With no more than Solomon's gut feeling, and sans evidence, police set their sights on Gary for the rapes and strangulations that took place between 1977-78. And in 1986, he was found guilty of killing three of those victims—and ultimately sentenced to death.
Gary was born on Sept. 24, 1950 in Columbus—growing up, he would be on the other side of prison bars numerous times.
As a teenager he was arrested on more than one occasion for burglary and theft. When he moved to New York to be a musician, he continued his crime spree, resulting in more criminal charges.
He was serving time in New York in August 1977 when he escaped prison—and headed back to Columbus.
That’s when the rapes and strangulations started.
Over the course of six months, between 1977-78, evil had a stranglehold on the affluent Wynnton neighborhood in Columbus, Ga.
Women, between the ages of 55-89, became the target of nine rapes and seven strangulation deaths—sparking fear and sense of terror in the prosperous suburb.
Known as the “Steakhouse Bandit” for several robberies in South Carolina, Gary was arrested in 1984, and sentenced to death for three of the murders. No one was ever convicted in the other four stranglings that occurred in the same timeframe.
After Gary’s trial began, elderly strangulations migrated to Atlanta in 1986. Over the course of three weeks, four elderly women were sexually assaulted and strangled.
Now 67, Gary awaits execution in Jackson, Ga., after his last appeal for a new trial was denied in January.
On Dec. 14, 2017, Gary wrote 11Alive’s Jessica Noll a 12-page letter that counters the evidence pointing the finger at him.
In the letter, he highlighted fingerprints that police produced with no photographs of where they were found—shoe prints that don’t fit him—and a bite mark on a victim that doesn’t match his teeth. He also challenged missing DNA evidence and eyewitnesses who came forward, placing him in the neighborhood during the murders.
“I was a model on TV…yet nobody identified me. Then years later, after arrest, after being plastered all over the media, liars popped up and said they saw me in the area of one crime scene,” he wrote.
But, he claimed no latent fingerprints were ever developed.
Furthermore, he said, “Not one print was photographed ‘in situ’ (being lifted from a particular spot) to authenticate it, as was protocol.”
Gary argued that the footprints were collected sized “8 ½-10/11” and “I am still a size 13 ½-14.”
“Not one matched me,” he wrote defending himself.
According to him, he has attempted to get his hands on the evidence that convicted him, but to no avail.
“I have always requested any and all evidence, exculpatory and inculpatory. I have always sought funds for experts to assist testing and relevant investigative. The state opposed any and all assistance for me,” he wrote in the letter.
“Even after the GA Supreme Court ordered DNA testing, Slater and her henchmen opposed each request. WHY??!! Why would the devils so very boisterously claim they have the right man, so adamantly opposed such requests??”
“The swabs containing my DNA suddenly came up ‘missing’ from the sample envelopes.”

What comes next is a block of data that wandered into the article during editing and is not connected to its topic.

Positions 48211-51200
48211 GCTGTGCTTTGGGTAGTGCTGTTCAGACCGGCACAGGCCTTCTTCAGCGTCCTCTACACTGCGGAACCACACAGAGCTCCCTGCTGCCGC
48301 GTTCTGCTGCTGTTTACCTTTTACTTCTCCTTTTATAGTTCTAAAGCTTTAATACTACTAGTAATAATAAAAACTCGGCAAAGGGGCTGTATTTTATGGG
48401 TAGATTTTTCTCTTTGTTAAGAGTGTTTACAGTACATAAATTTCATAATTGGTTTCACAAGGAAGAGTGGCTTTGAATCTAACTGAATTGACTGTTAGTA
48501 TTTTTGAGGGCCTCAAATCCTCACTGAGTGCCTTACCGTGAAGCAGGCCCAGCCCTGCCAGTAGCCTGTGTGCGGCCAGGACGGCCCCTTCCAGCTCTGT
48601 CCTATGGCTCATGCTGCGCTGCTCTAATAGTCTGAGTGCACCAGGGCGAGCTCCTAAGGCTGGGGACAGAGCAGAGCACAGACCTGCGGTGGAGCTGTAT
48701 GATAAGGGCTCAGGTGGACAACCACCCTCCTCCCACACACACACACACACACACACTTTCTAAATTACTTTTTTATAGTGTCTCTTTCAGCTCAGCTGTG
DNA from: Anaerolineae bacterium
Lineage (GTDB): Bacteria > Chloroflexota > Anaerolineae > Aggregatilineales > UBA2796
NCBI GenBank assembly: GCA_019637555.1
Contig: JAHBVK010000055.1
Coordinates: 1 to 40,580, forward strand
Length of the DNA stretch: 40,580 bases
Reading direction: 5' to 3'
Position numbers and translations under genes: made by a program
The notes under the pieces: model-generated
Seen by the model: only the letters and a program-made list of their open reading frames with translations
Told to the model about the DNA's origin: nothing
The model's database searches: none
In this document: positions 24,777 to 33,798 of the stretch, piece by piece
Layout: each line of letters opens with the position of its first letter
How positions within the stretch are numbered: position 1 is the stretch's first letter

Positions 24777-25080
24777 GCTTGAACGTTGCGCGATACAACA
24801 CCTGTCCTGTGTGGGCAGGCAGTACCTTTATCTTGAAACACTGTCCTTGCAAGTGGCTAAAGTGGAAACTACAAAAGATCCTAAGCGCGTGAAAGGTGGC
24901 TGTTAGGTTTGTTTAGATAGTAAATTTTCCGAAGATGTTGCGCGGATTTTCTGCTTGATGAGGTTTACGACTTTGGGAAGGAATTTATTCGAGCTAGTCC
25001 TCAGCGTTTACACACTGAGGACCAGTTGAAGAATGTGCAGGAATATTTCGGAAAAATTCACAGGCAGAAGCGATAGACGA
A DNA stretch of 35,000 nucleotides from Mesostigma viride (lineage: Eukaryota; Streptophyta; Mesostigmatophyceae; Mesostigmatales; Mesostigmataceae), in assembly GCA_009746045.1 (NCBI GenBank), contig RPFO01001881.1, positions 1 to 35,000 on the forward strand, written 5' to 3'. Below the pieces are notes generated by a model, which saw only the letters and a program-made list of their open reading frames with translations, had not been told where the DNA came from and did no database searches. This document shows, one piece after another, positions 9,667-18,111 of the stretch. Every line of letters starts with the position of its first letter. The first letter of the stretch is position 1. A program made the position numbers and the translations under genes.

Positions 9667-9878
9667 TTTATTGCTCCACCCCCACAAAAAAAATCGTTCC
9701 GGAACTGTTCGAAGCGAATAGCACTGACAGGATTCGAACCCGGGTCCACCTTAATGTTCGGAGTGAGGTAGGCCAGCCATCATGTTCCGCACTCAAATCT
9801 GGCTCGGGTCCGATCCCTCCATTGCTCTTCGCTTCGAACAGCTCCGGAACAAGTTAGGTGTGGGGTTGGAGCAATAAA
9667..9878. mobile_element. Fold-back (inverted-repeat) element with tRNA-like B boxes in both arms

In December 2009, the Georgia Supreme Court halted his execution, just three hours before his lethal injection, after tests showed that DNA found at the scene of one of the three murders he was convicted of was not his.
In 2010, DNA tests excluded Gary from being the person who raped Thurmond, a 69-year-old retired teacher.
“The DNA absolutely, to a scientific certainty, excludes Mr. Gary as her rapist,” Jack Martin, his defense attorney said in an interview with 11Alive at that time.
A separate DNA test did, however, put Gary at the home of another woman who was raped and killed in Columbus in 1977. He was never tried for that murder.
Gary was denied a new trial in September 2017, and again in January 2018.
However, Solomon has not given up on her quest for justice. This week, she penned more letters to judges, including one to John Robert, a chief justice on The Supreme Court of the United States.
“I am begging you to please read this letter. I swear to you on the life of my 3 children, that not one soul will ever know about this. If so, God strike me dead,” she wrote, pleading Gary’s case. “I am also begging you to read it as a human being, not a judge.”
She continued, on behalf of Gary, calling the past 40 years a “saga.”
“Carlton's defense attorney and his team will appeal this to the US Supreme Court. I pray that your court will grant a stay of execution.”
In total, three men, including Gary, have served time in prison for the crimes Solomon whole-heartedly attributes to Bayard, including the 1980 murder of her friend.
However, an obituary indicated that he died nearly a decade ago, following Solomon’s return to Columbus.
According to the obituary, he died on Monday, Nov. 1, 2010 at Grand Oaks Nursing Home in Palm Coast, Fla. He was 73 years old.
But Solomon doesn’t buy it.
In fact, she believes he's still alive and left Georgia to escape her suspicions.
And so, he remains a ghost that continues to have a stranglehold on her past… and her present.
Echoing her ongoing sentiments, Solomon’s timid, but determined, voice is captured on the recordings she made decades earlier.
“Nobody seems to care. It’s really frustrating; I’m not gonna let up on it.”
EDITOR'S NOTE: It is unclear if Bayard was ever considered a suspect in any of the aforementioned cases. Our request to review the case files, through both Columbus Police Department and the district attorney’s office, has gone on answered—as has our request to speak to any of the detectives who investigated these cases. 11Alive has also made a request for any/all police reports pertaining to Bayard.
Attempts to contact Bayard's family members yielded no results as his parents are both deceased and he did not have any known children.